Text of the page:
by Xinhua writers Cheng Lu, Wang Wen and Jiang Chenrong
XI'AN, Sept. 2 (Xinhua) -- A man has been arrested by local police in coal-rich Shenmu County of northwest China's Shaanxi Province for spreading rumors that led to a public gathering, local authorities said last Friday.
The rumor-monger surnamed Liu, 53, was involved in underground lending and failed to pay off his ten million yuan worth of loan debt.
He gave vent to his anger by spreading rumors that the economy of Shenmu had suffered a drastic decline and everyone had been collecting debts.
Nearly 800 people gathered at a square to protest on July 15 after the rumors circulated online, a local official said.
Shenmu, a once impoverished county that relied on its husbandry and jujube, ranked among China's top 100 counties for the huge profits of its vibrant mining industry and became a land of millionaires in recent years.
Yet it grabs the headlines as rampant private lending caused a series of crises, especially since coal prices dropped sharply since the second half of last year.
A LAND OF MILLIONAIRES
Zhao Cunfa, 55, president of Shenmu's local coal mining association, set up a collective coal mine in 1992 with an annual output of nearly 100,000 tonnes and involved over 400 villagers as its shareholders.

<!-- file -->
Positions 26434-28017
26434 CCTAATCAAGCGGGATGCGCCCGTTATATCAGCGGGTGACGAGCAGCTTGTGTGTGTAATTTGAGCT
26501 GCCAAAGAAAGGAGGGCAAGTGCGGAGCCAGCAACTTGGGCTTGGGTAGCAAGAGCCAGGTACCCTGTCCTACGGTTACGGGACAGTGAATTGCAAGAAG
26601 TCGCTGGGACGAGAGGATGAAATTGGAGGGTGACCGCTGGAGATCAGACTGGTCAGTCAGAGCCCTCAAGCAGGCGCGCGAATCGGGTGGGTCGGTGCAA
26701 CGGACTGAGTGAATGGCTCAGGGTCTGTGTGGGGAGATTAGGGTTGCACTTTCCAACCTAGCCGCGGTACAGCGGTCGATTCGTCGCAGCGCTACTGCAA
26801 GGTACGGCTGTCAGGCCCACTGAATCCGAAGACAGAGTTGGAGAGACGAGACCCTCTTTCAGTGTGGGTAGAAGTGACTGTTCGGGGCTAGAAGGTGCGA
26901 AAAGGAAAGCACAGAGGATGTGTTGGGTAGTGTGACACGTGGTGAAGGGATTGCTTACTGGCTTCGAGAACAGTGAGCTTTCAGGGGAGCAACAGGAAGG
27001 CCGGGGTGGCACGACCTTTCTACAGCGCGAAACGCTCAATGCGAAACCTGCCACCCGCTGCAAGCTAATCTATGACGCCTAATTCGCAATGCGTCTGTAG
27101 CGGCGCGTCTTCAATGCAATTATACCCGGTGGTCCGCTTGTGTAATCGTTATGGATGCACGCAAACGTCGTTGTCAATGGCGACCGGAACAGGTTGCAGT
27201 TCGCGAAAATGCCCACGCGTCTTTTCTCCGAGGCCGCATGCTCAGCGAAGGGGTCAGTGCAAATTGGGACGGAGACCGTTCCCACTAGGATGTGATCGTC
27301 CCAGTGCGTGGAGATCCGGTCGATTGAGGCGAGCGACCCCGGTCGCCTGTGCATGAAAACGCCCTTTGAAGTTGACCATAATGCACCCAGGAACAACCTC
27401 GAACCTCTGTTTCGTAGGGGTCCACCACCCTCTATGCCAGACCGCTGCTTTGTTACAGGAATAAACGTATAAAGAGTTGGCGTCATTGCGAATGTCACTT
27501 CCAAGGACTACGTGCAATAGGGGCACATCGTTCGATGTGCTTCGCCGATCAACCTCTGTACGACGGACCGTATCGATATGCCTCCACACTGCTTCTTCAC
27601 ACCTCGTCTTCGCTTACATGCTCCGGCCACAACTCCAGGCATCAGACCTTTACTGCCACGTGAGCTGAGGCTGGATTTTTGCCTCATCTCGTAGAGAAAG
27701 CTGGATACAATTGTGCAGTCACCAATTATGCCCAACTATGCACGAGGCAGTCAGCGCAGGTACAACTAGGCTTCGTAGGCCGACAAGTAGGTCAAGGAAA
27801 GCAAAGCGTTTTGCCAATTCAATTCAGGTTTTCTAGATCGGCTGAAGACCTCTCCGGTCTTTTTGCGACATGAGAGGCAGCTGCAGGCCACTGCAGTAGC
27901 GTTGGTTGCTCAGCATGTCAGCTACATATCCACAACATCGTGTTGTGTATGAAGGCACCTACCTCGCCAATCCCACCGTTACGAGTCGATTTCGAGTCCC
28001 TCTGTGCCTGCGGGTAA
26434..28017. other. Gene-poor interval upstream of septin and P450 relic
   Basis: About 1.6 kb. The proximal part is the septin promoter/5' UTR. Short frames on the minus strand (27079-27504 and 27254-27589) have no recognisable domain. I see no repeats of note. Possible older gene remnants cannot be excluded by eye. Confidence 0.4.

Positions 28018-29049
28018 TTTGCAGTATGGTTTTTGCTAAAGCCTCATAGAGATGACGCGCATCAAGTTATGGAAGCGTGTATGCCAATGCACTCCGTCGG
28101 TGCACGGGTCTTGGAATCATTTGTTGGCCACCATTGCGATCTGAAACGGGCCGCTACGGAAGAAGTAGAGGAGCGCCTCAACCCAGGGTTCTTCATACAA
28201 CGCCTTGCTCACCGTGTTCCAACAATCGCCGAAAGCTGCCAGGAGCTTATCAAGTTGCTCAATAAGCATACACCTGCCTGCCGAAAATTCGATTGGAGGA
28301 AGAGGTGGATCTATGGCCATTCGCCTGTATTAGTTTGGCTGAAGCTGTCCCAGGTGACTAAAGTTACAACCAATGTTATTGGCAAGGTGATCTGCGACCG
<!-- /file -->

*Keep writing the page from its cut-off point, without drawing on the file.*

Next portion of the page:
"The coal mine was unprofitable before 2000. Families in my village could earn 20,000 to 3,000 yuan (3,268 to 4,902 U.S. dollars) annually," said Zhao.
But between 2005 and 2011, the coal price rose from nearly 200 yuan per tonne to around 900 yuan. Zhao's coal mine made a net profit of more than 100 million yuan in 2009.
"Each household in my village bought at least three apartments in Xi'an and Shenmu since they obtained tens of millions yuan worth of spare money at that time," he added.
With a reserve of 50 billion tonnes of high-quality coal, Shenmu went on a path to fast growth and bred many rich people.
The county's total output value surpassed 100 billion yuan in 2012. The per capita disposable income of urban and rural residents rose to 29,316 yuan and 12,537 yuan respectively.
During the boom times, Shenmu became a veritable showroom for luxury cars. Lamborghinis and Ferraris were easy to spot. "Withdrawing money from banks with sacks was common," said a local government official who refused to be named.
Speculation in coal mines became something of a fad.
A judicial official surnamed Jia in Ordos of Inner Mongolia Autonomous Region said a Shenmu coal businessman bought a coal mine in Ordos at a cost of 400,000 yuan. Two years later, he sold it for more than 800,000 yuan. Another year later, this coal mine was sold out again for 1 billion yuan.
"But this businessman had no idea of how to invest his money," Jia said. "He finally put the money into the risky underground loan market."